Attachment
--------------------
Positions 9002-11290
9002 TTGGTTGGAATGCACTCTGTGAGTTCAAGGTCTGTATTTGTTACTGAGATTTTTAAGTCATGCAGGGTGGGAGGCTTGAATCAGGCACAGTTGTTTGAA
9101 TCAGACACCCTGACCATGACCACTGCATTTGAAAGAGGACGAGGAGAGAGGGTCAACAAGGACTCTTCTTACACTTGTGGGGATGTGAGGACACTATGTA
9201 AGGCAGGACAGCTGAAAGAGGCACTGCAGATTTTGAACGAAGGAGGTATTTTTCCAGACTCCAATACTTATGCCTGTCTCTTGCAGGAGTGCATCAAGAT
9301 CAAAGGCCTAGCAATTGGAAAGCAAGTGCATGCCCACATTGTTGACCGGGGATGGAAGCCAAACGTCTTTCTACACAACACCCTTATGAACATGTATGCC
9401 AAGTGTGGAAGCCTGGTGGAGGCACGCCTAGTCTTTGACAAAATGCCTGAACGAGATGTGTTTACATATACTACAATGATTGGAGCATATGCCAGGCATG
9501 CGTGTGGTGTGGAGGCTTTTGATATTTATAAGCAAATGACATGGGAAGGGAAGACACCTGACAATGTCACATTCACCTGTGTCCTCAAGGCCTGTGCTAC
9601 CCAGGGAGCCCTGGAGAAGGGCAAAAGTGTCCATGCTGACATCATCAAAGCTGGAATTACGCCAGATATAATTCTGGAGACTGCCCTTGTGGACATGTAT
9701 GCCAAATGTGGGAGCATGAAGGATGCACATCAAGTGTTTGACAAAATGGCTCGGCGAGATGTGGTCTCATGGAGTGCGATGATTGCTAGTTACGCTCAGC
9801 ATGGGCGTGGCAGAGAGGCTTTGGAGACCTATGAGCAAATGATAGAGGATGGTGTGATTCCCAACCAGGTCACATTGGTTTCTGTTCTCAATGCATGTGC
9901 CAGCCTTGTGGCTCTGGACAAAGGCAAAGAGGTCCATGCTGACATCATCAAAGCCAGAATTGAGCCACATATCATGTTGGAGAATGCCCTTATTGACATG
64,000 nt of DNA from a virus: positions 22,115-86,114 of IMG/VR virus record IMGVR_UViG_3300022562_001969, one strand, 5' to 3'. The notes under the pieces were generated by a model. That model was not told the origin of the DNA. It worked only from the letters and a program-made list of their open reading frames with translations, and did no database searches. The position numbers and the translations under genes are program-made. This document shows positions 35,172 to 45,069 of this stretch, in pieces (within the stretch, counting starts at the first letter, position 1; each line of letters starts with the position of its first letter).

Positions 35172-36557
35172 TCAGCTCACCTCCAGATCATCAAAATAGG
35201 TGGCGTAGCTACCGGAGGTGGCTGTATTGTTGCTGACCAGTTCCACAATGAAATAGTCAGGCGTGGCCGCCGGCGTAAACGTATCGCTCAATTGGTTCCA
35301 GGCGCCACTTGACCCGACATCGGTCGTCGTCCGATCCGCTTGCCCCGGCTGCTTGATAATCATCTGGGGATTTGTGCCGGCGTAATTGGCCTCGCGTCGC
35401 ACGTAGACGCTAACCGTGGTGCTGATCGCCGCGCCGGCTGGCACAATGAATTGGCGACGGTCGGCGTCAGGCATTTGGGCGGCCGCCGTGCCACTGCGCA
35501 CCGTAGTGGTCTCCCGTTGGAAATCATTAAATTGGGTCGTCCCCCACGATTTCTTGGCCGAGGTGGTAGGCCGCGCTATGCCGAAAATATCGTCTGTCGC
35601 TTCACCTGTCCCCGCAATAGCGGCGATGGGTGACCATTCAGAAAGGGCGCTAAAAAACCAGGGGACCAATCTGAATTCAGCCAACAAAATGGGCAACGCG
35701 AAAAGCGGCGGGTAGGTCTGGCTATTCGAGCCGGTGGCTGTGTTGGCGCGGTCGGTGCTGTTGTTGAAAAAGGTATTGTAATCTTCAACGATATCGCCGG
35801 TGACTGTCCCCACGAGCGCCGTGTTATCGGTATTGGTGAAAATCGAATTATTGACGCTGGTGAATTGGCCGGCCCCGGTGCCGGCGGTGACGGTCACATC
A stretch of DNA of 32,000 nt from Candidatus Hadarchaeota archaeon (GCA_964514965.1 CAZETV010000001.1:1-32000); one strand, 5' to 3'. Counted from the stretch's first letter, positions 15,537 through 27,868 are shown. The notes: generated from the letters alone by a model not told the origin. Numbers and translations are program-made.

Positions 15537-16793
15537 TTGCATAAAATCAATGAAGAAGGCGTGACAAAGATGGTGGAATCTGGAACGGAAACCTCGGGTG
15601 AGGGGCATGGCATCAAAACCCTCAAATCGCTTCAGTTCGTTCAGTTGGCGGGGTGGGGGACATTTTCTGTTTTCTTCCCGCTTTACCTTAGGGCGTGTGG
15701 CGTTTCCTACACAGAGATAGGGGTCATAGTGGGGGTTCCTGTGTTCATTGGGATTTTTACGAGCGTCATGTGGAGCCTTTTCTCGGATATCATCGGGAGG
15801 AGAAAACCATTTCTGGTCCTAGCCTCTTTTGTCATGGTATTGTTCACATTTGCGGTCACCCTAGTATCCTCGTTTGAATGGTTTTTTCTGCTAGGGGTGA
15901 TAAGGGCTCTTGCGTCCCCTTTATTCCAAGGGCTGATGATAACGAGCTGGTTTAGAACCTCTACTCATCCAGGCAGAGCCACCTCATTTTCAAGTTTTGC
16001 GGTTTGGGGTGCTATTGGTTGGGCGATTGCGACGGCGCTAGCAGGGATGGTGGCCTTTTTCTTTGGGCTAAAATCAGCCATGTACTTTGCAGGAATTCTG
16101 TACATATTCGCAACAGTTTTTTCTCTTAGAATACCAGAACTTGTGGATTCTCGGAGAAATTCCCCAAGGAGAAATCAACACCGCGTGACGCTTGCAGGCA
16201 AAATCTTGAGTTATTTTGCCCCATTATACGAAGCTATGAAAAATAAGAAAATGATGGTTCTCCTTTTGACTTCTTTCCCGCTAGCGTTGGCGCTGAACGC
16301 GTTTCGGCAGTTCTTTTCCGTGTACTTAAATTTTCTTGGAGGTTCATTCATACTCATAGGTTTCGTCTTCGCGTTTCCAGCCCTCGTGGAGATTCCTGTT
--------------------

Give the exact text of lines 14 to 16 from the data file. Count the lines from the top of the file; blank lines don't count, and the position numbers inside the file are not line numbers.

35172 TCAGCTCACCTCCAGATCATCAAAATAGG
35201 TGGCGTAGCTACCGGAGGTGGCTGTATTGTTGCTGACCAGTTCCACAATGAAATAGTCAGGCGTGGCCGCCGGCGTAAACGTATCGCTCAATTGGTTCCA
35301 GGCGCCACTTGACCCGACATCGGTCGTCGTCCGATCCGCTTGCCCCGGCTGCTTGATAATCATCTGGGGATTTGTGCCGGCGTAATTGGCCTCGCGTCGC